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Why .anything is a bad idea
June 30, 2008, 2:49 am
Filed under: Brand protection, Domain names, ICANN, Uncategorized | Tags: , ,

The news last week from Paris that ICANN is about to blow open the entire domain name industry got me thinking, mainly along the lines of why on earth this would be a good idea, given that history is littered with examples that suggest it is not.

So why would opening-up the domain name market even more be a good idea? ICANN started going through a similar motion back in 2001, when it feared that the .com ‘real estate’ was quickly going to run out. After the launch of .info (which has been reasonably successful) ICANN decided it was a good idea to launch industry-specific domain suffixes. In principal you might think this makes sense, but in practice, suffixes like .museum and .travel proved to be massive flops with both consumers and brands.

When it comes to surfing the web, there is a huge disconnect between what ICANN wants and what the public’s collective consciousness is willing and able to accept. For consumers, the standard expectation remains .com, and no matter how liberalised the market becomes, brands will never stick two fingers up to .com domain and only secure their .brandname address instead. We’re too far gone for that to ever work out.

Industry-specific domains have struggled for that reason.

Country code domains such as .uk, .de, .fr etc have enjoyed success simply because they assure the person looking for a website that the information they will find will be relevant to their local market and in a language they can understand. They provide a genuinely useful filter. A .anything policy would provide a completely useless filter.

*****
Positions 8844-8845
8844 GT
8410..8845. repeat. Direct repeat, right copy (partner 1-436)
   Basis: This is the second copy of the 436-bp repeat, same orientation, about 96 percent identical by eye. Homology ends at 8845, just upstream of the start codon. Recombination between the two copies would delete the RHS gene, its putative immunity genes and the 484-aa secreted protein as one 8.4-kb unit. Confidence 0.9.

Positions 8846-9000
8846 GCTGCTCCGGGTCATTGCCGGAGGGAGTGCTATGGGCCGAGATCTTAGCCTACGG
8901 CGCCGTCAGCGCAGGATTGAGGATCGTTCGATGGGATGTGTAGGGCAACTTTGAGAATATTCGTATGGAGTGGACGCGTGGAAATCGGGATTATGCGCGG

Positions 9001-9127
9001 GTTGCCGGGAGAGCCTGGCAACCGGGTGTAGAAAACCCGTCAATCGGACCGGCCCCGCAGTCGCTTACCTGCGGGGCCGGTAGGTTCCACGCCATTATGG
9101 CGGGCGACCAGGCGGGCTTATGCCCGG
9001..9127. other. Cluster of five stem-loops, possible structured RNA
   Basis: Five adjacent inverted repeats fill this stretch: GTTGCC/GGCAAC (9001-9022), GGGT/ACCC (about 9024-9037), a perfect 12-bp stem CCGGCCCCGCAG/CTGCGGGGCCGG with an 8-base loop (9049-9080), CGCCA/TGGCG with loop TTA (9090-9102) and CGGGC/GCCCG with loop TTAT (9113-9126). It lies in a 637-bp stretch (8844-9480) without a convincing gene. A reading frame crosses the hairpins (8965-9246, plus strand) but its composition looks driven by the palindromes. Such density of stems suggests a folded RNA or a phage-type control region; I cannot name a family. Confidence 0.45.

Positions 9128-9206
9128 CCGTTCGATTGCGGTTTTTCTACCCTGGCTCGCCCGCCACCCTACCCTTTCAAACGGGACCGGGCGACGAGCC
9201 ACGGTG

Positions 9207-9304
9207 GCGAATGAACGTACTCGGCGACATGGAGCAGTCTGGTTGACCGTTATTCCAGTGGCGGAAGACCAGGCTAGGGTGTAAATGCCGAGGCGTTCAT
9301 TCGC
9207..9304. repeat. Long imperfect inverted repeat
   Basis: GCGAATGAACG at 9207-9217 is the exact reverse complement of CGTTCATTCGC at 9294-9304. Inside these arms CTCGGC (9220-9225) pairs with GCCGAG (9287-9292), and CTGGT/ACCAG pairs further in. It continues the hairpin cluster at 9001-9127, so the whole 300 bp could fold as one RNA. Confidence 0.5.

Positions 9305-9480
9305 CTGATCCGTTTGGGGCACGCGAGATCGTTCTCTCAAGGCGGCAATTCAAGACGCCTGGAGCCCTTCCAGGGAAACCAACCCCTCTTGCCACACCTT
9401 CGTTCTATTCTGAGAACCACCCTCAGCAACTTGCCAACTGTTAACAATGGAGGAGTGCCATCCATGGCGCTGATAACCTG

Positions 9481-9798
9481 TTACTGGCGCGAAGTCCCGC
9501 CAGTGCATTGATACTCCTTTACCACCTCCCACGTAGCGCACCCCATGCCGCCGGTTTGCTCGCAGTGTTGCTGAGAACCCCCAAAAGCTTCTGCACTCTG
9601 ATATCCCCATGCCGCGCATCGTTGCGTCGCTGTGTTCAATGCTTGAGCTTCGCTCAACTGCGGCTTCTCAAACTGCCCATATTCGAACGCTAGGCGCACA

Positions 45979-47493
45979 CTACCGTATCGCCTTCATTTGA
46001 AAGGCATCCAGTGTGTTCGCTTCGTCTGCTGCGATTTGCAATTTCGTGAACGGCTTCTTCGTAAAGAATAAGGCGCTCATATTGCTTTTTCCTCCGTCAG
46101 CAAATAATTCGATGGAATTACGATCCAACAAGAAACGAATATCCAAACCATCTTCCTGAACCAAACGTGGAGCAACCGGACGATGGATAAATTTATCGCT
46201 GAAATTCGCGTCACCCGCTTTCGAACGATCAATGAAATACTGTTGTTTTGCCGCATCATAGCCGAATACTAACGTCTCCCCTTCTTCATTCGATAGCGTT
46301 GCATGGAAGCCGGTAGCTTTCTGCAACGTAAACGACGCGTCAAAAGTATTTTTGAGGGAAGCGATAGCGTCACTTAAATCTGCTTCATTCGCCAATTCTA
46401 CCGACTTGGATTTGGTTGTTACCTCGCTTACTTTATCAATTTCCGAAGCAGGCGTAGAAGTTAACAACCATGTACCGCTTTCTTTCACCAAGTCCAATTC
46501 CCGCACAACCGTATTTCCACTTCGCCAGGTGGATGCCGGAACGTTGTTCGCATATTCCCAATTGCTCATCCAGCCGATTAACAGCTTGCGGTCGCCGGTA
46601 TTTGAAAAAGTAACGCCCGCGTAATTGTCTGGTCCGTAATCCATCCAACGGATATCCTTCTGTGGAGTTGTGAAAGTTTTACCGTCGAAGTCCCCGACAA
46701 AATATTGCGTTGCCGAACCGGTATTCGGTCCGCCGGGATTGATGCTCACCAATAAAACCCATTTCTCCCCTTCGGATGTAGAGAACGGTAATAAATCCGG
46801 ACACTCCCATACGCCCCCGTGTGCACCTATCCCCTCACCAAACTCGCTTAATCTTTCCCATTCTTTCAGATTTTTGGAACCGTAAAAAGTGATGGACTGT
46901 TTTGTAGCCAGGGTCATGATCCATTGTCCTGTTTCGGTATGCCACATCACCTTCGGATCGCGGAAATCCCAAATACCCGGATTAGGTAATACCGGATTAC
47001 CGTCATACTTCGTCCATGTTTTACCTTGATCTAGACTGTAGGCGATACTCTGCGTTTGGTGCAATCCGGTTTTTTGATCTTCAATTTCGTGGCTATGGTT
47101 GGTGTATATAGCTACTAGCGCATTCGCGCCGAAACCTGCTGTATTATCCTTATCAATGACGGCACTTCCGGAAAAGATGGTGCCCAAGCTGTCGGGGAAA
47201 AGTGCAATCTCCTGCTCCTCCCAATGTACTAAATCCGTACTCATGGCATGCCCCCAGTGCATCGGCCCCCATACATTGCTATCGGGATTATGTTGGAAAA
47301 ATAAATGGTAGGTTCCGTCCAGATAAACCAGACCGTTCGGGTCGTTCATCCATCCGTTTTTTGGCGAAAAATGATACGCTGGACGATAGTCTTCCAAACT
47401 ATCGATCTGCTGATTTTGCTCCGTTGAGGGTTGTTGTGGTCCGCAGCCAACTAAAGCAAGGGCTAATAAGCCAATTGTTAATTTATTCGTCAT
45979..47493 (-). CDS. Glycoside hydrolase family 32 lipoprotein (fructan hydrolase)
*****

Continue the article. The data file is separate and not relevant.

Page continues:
As for the threat the new plans will pose to brands -and a lot has been made of it in the press this past week – but in fact at $100,000 to set up your own domain, the price tag will remain largely prohibitive for any large-scale cybersquatting, domaining or speculator activity. Besides, and perhaps more worryingly for ICANN, brands have already shown some resistance to the never ending process of defensive registrations in response to yet-another-new-suffix-launch. You just need to see how much lower take-up of .asia was compared to .eu just a few years before, that it seems domain suffix fatigue may be setting in.

Complicating the system even further under the guise of liberalisation suggests whatever ICANN is trying to achieve, it is not going about it in the right way.

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The Telegraph and its widgets

The Daily Telegraph is making strides in implementing its online strategy after the latest ABCe figures revealed that the Mail Online had overtaken it to become the UK’s most popular national newspaper site in May, with 18.7 million unique users.

Crucially, the Telegraph isn’t just thinking that having a Facebook and Twitter presence is the key to a great digital strategy, like so many of its rivals. What the Telegraph has realised is that just as social media allows individuals to consume media in a more fragmented and personalised way, so they can actually benefit from that, by allowing individuals to follow personalised sections of Telegraph content. The dream for content owners trying to fight against falling traditional media circulations, is being able to segment and offer their content online to their audience in a completely personalised way. It’s quite an involved process to achieve that when you consider how broad a national newspaper’s coverage is, and how many segments that could be, but the Telegraph has taken a big first step on that road, and with these widgets is making an important stride into the mobile space too.

What is worth noting about the Telegraph’s approach is that six of its eight new widgets are all designed to drive traffic and engagement with Telegraph TV – the online video that’s become so important to all the major newspapers. Beyond that, there’s a breaking news widget and a toe in the water with a slightly more ‘niche’ European Championships Football widget. Apparently there are plans to launch further specific sports and business widgets shortly.

Above all this shows the Telegraph’s open approach to digital and clear understanding that it’s not just about pushing people through the Telegraph.co.uk front page, or amassing a number of fans on a Facebook page or twitter feed, but giving people direct access to the content they are really interested in, in the way they want it. We’ll just have to see in the next two or three months how big an impact that will have on the ABCe figures…